To better understand the media consumption of the teenagers, the wider research team (of which I was a member) disseminated 20 feature phones among specific teenagers in the community and observed their usage. We observed many practices among the teenagers, such as phone sharing and Bluetooth media sharing, as well as others. But we also noticed a certain level of fear among the teenagers regarding their phones. They were not entirely comfortable using these brand-new phones anywhere except home and maybe school. They said they were “too afraid of it getting stolen,” and even carried their older phones as decoys in case they were robbed. One teenager also expressed interest in damaging the face of the phone slightly to “make it look older.” When questioned about this matter, all the teenagers felt the same way about now being potential targets of crime. Hence, they had creative ways of hiding the phone in socks and undergarments when moving from place to place.

Although the teenagers managed to keep their new phones safe, the situated display in the environment was victim to crime during the technology probe deployment. The device requires a Bluetooth dongle to run; the display is useless without it. The library had been subject to crime and vandalism before, and a librarian was quoted as saying, “Some people here have the urge to steal anything with no regard for the community.” The Bluetooth dongle, located in the back of the display, resembled a flash drive. The librarians suspected it was stolen as a result of this misidentification. As a result, I resorted to gluing a new dongle into the USB port, essentially damaging the hardware of the screen for security reasons. But unfortunately, this did not help: the second Bluetooth dongle was stolen as well. After the second theft, I had to make use of a computer with built-in Bluetooth capabilities (together with a security cable tied around a pillar to make sure the computer did not get stolen) and hope that this level of security deterred would-be thieves.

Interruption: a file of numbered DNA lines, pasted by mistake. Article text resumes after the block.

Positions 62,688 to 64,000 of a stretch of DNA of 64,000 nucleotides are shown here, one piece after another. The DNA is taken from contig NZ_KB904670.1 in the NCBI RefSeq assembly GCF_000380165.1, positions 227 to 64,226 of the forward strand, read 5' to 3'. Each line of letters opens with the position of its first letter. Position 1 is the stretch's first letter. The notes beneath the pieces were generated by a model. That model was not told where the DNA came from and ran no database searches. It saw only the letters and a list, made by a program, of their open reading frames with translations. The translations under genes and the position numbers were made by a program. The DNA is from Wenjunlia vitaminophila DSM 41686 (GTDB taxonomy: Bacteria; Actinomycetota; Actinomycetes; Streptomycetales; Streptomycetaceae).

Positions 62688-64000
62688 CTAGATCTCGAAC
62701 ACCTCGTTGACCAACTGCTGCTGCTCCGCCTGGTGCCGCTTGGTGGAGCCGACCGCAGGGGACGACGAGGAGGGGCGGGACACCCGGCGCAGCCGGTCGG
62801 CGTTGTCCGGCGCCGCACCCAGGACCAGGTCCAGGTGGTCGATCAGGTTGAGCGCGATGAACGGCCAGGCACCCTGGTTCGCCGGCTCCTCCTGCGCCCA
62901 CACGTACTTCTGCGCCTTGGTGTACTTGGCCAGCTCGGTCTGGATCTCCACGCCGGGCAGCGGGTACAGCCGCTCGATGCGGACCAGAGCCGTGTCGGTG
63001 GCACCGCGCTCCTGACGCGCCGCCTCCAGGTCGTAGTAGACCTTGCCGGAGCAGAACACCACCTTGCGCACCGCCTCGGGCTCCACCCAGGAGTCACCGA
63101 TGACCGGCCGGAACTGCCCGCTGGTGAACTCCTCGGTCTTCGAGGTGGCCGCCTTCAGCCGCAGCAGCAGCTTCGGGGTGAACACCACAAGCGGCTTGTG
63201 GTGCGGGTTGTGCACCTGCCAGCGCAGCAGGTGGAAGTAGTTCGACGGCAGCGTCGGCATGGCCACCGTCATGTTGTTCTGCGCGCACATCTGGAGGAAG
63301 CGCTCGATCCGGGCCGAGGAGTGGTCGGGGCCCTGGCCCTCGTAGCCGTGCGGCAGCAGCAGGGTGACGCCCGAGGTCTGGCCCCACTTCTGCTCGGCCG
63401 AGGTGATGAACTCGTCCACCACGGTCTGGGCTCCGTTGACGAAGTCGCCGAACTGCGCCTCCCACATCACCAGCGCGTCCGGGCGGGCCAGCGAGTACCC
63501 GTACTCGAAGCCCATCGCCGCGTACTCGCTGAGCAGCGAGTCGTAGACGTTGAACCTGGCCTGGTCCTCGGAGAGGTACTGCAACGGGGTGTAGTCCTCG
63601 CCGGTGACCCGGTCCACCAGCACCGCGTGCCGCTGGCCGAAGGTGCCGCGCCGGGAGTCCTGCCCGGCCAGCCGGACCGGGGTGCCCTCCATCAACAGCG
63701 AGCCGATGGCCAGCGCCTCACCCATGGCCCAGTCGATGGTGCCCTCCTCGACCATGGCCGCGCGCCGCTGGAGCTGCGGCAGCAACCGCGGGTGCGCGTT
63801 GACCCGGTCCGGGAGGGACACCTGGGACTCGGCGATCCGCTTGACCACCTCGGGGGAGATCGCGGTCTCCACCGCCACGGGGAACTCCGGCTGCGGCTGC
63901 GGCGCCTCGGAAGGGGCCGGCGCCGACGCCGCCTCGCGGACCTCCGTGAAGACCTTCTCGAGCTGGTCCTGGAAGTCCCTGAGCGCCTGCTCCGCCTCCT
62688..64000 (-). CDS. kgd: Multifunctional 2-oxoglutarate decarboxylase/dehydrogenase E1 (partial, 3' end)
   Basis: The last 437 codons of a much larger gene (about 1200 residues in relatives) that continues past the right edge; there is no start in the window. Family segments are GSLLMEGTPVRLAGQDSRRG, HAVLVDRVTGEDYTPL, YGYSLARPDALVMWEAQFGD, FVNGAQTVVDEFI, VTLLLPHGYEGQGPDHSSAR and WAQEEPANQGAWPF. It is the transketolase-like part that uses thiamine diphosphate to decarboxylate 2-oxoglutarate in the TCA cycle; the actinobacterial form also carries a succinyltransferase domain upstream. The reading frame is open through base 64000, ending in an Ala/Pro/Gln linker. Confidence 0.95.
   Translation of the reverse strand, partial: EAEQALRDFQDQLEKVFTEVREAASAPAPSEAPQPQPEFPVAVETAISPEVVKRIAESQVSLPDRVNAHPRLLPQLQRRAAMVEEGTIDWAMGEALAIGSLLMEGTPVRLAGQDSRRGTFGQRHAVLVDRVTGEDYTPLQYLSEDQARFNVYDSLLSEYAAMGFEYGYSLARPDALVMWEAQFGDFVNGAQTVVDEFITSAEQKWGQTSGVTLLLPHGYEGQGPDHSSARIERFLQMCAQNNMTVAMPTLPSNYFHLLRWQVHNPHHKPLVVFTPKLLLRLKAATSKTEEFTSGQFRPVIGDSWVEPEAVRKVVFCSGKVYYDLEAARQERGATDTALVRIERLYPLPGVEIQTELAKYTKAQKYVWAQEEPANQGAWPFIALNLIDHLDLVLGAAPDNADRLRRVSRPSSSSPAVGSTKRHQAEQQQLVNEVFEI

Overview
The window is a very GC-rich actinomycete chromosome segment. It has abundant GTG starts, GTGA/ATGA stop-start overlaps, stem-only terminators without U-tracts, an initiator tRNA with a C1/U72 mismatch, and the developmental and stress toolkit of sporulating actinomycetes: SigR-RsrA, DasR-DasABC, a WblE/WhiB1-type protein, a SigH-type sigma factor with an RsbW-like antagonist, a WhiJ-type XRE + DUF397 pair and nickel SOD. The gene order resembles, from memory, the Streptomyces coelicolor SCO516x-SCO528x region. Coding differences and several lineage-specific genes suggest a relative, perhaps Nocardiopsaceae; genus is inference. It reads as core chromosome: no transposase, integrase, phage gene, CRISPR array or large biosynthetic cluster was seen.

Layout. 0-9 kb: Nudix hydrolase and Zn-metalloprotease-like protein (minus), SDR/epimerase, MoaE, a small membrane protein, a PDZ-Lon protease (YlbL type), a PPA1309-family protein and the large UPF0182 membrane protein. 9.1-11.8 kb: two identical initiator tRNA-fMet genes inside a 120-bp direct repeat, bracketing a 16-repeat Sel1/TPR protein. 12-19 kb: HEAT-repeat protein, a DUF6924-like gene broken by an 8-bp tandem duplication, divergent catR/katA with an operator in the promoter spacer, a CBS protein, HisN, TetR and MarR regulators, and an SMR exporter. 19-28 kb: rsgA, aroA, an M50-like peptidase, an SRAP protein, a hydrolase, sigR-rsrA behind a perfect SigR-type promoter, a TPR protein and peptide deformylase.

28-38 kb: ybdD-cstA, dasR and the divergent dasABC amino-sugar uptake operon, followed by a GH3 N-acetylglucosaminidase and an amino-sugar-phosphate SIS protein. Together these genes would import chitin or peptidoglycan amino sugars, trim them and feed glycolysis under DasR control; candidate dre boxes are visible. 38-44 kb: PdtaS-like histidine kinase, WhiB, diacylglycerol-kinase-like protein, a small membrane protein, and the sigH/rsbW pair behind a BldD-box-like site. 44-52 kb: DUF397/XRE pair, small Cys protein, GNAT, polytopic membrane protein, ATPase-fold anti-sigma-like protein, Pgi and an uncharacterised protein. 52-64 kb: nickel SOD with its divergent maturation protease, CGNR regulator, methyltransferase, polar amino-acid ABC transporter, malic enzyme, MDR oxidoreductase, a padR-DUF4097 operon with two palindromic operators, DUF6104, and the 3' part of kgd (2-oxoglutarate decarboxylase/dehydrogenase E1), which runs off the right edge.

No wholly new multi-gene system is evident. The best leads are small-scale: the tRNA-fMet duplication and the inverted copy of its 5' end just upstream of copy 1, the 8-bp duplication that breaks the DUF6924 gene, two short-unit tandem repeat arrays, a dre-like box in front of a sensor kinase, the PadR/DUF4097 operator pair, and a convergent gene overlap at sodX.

In addition to having a high crime rate, violent events do occur in the area. The NGO we worked with, Ikamva Youth (ikamvayouth.org), was victim to a tragedy during the course of my research. A politically affiliated group mistakenly attacked the NGO office. The staff was harassed, and later a petrol bomb was thrown into the office space. According to the NGO, “In addition to destroying the office, the attackers threw stones into the Nazeema Isaacs Library and torched the adjoining Zimele Pre-Primary school” [3]. The NGO suffered property damage, equipment damage, and data loss, among other things (see Figures 3 and 4). Luckily, no one was physically harmed, but the shock of the event did take its toll on some of the workers. My research was affected since the NGO workers were some of the primary users of the system. Their operations were severely restricted by the event, and therefore they were not as available to use the system as they would have been, since they had to sort out building a new office. I had to take a patient approach and work around the schedules and limitations that were newly imposed on the NGO workers.

Other challenges we faced were technology related. For example, when demonstrating a high-fidelity prototype of a potential system to some of the stakeholders as part of a participatory design meeting, I used a netbook. Unbeknownst to me, they had never used a trackpad before, which affected their comfort levels during the prototype walkthrough. It took some time to adjust to using a trackpad, and there were feelings of uneasiness throughout. If one were to repeat a walkthrough, I would suggest mimicking as closely as possible the environment in which the users are comfortable, paying special attention to minor details such as using a mouse instead of a trackpad. After I witnessed this event, all future prototype demos took place with technology the users were familiar and comfortable with.


One must consider the thoughts and feelings of everybody one works with in the field and make sure any technology introduction is not creating an unnecessary burden on anyone.


The Ikamva Youth NGO makes use of a computer lab donated by the Shuttleworth Foundation (shuttleworthfoundation.org), a nonprofit organization that teaches computer literacy and provides some technology services to the NGO members. All of the computers use Ubuntu, a Unix-based operating system, and therefore all classes are geared toward using this OS. During my research I helped facilitate one of these computer-literacy classes. The participants consisted of 10 to 12 11th-grade learners (roughly ages 16 to 18). The students struggled with abstracting certain things like file structures on the Unix-based computers, as for all but one of the students (whose family had their own desktop) it was their only access to a desktop computer. On the other hand, all the youth were extremely proficient with their phones, to such an extent that we thought they would be able to type much faster on their phones than on a desktop computer. All of the students also knew how to use Bluetooth for file sharing if their phones supported this.